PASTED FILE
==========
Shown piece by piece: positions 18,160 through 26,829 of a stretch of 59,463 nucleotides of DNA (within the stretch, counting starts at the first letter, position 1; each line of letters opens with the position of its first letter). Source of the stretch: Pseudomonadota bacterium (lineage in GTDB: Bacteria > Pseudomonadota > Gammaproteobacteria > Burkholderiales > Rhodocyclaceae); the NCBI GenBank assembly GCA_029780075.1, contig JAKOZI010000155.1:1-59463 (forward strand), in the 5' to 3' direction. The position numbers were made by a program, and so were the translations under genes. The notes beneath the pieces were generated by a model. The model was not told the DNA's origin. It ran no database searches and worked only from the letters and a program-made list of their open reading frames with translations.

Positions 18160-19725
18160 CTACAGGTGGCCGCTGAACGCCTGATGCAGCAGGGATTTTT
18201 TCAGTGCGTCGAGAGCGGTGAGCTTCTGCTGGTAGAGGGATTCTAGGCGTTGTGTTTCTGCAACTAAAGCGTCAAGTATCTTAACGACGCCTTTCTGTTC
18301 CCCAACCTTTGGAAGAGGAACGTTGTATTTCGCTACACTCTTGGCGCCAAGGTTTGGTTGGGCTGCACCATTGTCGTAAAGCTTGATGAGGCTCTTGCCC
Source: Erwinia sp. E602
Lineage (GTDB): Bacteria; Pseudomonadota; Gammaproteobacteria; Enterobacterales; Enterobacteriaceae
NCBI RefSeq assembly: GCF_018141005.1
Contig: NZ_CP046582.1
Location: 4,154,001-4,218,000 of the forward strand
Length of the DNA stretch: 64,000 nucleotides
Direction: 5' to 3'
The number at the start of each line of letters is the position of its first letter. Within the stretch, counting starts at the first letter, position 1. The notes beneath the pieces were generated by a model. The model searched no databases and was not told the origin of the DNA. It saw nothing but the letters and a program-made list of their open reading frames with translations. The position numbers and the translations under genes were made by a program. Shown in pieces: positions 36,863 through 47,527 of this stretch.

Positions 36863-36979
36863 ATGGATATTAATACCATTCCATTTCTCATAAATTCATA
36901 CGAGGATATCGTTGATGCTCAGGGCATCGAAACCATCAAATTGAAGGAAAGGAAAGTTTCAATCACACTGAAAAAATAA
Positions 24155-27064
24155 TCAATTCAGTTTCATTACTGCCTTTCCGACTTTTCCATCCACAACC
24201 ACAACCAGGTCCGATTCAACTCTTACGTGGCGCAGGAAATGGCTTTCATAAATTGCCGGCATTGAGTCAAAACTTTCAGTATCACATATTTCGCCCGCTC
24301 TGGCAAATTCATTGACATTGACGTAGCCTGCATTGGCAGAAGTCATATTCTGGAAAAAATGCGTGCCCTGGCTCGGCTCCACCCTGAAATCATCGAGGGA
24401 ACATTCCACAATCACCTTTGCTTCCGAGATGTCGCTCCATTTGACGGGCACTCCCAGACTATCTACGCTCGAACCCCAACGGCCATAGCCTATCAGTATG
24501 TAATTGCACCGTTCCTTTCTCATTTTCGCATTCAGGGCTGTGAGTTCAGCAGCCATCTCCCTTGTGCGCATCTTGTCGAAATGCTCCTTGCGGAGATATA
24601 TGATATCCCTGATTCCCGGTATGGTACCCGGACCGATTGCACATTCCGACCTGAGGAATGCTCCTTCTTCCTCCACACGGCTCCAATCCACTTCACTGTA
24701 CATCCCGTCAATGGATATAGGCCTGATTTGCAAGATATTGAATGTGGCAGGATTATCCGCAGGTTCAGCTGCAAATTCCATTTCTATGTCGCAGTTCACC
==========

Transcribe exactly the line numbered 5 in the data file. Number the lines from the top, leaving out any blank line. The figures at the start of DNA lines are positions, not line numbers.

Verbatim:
18301 CCCAACCTTTGGAAGAGGAACGTTGTATTTCGCTACACTCTTGGCGCCAAGGTTTGGTTGGGCTGCACCATTGTCGTAAAGCTTGATGAGGCTCTTGCCC